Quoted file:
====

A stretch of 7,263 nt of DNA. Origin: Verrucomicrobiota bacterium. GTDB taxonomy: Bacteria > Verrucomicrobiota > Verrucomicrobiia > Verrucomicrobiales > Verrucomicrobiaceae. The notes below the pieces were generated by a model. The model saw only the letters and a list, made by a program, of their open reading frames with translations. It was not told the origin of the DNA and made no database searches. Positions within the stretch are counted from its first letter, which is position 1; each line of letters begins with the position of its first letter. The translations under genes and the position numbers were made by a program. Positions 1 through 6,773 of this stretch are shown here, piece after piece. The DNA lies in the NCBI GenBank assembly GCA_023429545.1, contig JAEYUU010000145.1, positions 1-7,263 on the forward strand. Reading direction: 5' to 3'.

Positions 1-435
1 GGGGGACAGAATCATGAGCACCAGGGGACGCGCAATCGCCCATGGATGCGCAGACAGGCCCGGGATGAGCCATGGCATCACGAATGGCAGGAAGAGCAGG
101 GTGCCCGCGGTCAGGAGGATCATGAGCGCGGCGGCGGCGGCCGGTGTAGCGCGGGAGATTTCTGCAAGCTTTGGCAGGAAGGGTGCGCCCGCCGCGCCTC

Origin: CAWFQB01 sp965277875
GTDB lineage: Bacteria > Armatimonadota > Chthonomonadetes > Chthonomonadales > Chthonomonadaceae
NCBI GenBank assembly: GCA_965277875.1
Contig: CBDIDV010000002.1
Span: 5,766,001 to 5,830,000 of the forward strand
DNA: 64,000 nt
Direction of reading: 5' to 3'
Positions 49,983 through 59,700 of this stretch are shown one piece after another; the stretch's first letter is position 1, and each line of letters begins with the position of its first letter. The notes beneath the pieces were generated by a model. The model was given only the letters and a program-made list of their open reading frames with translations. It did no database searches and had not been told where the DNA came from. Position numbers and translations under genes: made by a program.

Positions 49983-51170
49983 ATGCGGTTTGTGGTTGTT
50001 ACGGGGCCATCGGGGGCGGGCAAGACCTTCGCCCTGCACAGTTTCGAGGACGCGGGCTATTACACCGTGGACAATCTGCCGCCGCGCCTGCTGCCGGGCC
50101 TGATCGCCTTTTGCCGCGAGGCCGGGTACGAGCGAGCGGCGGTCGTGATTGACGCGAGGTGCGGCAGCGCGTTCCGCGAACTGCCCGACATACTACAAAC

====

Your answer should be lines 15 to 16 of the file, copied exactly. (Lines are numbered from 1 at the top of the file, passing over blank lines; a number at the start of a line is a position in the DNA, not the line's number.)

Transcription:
50001 ACGGGGCCATCGGGGGCGGGCAAGACCTTCGCCCTGCACAGTTTCGAGGACGCGGGCTATTACACCGTGGACAATCTGCCGCCGCGCCTGCTGCCGGGCC
50101 TGATCGCCTTTTGCCGCGAGGCCGGGTACGAGCGAGCGGCGGTCGTGATTGACGCGAGGTGCGGCAGCGCGTTCCGCGAACTGCCCGACATACTACAAAC